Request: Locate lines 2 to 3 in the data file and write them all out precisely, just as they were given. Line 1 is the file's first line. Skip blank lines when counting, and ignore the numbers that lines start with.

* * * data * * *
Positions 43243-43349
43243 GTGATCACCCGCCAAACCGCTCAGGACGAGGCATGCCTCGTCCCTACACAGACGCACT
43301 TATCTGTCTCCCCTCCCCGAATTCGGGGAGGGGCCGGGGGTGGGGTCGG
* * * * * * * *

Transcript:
43243 GTGATCACCCGCCAAACCGCTCAGGACGAGGCATGCCTCGTCCCTACACAGACGCACT
43301 TATCTGTCTCCCCTCCCCGAATTCGGGGAGGGGCCGGGGGTGGGGTCGG